New works at the Wood Quarry

Nash created new sculptures at the Wood Quarry over the spring and summer of 2012. In this outdoor studio, his first in public view, he used chainsaws to carve wood from Kew trees that had come to the end of their natural lives, making them into works of art. Much of the work made there is now on display at the Shirley Sherwood Gallery of Botanical Art, but some large pieces remain.

  •  
  • Close Thanks for liking this page. Tell us why by adding a comment at the bottom.
A photo of the Wood Quarry

The Wood Quarry in the summer of 2012 (Photo by Wolfgang Stuppy)

Date and material

  • 2012
  • Oak

The oak trunk slightly curves so I needed a form that worked with that fact - a stack of solid cup shapes seemingly in precarious balance.

David Nash

Disassembling the tree

Nash carved Cambium Column from a dead oak that is still rooted in the ground. First, the crown and branches of the tree were taken off - Nash worked in close collaboration with Kew's arborists to make sure sections of the tree were preserved as he wanted them. After this work, Nash removed the bark and sap wood.

Carving the oak in the Wood Quarry
Carving Cambium Column

Creating a column for Kew

To make each cut, Nash marked the ascending shapes with white cord, before marking his lines with two lengths of wood. By this method, he was able to cut parallel angles on each section, creating the illusion of a series of stacked ‘cups’. These give the column precariousness – tottering, tumbling.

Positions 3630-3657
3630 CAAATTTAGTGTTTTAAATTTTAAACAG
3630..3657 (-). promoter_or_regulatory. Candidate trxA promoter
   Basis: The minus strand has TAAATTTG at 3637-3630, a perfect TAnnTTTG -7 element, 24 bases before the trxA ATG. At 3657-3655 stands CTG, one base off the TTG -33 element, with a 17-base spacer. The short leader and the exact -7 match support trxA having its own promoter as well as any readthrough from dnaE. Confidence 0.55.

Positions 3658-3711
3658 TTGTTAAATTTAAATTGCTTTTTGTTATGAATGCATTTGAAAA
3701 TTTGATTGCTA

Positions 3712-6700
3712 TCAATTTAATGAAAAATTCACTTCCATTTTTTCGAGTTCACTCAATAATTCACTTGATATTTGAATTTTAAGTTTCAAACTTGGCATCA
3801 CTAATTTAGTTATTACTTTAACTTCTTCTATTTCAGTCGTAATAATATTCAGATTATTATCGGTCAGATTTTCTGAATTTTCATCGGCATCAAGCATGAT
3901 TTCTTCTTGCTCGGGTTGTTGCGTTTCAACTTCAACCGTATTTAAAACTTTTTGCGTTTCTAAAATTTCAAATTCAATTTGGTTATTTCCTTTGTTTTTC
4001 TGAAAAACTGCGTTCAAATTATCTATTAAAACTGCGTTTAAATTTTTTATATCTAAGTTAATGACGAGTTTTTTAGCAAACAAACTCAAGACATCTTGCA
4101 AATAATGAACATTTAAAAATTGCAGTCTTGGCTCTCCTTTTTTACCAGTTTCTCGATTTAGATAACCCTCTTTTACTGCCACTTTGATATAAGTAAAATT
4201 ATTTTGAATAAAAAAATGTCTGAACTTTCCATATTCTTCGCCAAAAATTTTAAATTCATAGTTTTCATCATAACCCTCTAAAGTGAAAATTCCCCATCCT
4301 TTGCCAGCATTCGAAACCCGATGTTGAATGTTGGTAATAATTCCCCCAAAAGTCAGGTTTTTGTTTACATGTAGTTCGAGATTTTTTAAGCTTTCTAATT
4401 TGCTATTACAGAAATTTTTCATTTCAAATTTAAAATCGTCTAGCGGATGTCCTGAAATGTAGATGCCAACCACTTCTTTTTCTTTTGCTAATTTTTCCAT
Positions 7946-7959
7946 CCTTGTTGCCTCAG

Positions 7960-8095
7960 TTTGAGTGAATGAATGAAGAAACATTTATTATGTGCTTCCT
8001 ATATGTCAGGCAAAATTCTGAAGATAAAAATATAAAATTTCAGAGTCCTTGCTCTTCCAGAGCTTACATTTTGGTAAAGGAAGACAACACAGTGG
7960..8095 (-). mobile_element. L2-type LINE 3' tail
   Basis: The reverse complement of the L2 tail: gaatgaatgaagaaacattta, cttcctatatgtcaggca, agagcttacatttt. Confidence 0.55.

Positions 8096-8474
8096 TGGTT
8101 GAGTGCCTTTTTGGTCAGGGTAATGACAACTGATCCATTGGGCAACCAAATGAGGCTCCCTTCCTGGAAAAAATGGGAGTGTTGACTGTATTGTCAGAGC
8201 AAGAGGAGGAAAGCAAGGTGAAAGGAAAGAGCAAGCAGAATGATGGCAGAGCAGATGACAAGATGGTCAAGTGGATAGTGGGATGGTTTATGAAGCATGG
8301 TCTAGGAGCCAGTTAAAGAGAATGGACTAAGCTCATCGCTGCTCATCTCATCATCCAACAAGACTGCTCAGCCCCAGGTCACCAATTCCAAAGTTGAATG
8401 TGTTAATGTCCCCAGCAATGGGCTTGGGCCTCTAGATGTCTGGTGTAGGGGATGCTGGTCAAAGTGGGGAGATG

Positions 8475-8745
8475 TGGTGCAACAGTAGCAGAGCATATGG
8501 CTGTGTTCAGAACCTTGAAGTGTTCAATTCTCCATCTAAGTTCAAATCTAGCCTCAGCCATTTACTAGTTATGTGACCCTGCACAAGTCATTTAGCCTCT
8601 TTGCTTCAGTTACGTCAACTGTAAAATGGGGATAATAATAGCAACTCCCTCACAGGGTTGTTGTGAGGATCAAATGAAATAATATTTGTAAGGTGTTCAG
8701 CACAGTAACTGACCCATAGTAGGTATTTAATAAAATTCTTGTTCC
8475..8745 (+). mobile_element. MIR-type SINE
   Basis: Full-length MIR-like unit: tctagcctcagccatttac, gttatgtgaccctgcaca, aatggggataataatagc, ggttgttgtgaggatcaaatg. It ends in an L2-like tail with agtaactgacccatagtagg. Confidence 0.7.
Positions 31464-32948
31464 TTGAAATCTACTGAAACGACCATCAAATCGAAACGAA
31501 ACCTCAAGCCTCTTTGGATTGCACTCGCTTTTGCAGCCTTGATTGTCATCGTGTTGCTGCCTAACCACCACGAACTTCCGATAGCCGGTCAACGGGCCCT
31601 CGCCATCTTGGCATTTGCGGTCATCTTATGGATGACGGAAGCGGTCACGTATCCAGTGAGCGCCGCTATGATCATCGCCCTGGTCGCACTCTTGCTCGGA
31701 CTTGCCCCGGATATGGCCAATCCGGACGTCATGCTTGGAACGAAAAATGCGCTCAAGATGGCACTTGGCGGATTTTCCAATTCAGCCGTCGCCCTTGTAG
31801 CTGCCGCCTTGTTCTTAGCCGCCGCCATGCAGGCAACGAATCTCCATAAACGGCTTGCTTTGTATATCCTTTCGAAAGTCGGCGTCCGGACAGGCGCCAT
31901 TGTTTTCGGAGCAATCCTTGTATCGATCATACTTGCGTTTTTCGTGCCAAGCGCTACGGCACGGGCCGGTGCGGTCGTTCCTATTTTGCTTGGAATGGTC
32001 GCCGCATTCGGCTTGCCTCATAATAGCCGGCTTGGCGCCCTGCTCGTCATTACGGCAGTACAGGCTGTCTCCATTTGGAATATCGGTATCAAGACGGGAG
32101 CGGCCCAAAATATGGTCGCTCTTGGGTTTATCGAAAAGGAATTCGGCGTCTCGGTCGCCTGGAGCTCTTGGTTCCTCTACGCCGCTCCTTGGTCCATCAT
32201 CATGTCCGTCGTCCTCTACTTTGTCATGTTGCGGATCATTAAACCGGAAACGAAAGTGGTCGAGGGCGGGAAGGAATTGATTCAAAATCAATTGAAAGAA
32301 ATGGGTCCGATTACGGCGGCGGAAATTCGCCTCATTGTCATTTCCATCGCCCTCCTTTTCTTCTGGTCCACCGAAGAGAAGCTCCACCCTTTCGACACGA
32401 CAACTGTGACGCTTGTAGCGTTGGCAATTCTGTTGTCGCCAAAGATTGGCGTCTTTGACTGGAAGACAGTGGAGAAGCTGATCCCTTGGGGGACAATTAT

The name 'Cambium Column' was inspired by the cellular structure of wood, which Nash explored while spending time with Kew’s wood anatomists.

 

Other members of the Wood Quarry
Scuttlers being carved

 

 

 

 

 

Scuttlers

These big ‘running’ pieces are upturned branches, from the trunk of the oak that has now become Cambium Column. Scuttlers look like they might have emerged from the surrounding woodland of the Arboretum. They are relatively un-carved: Nash worked in close collaboration with Kew’s arborists to dismantle the oak, making sure sections of the tree were preserved as he wanted them.




No comments on 'New works at the Wood Quarry'

Your Kew


We invite photographers to capture the sights at Kew and Wakehurst. These images are a selection of images submitted by photographers from around the world. We hope you enjoy them. You can see more on Flickr.


See your favourite reasons to visit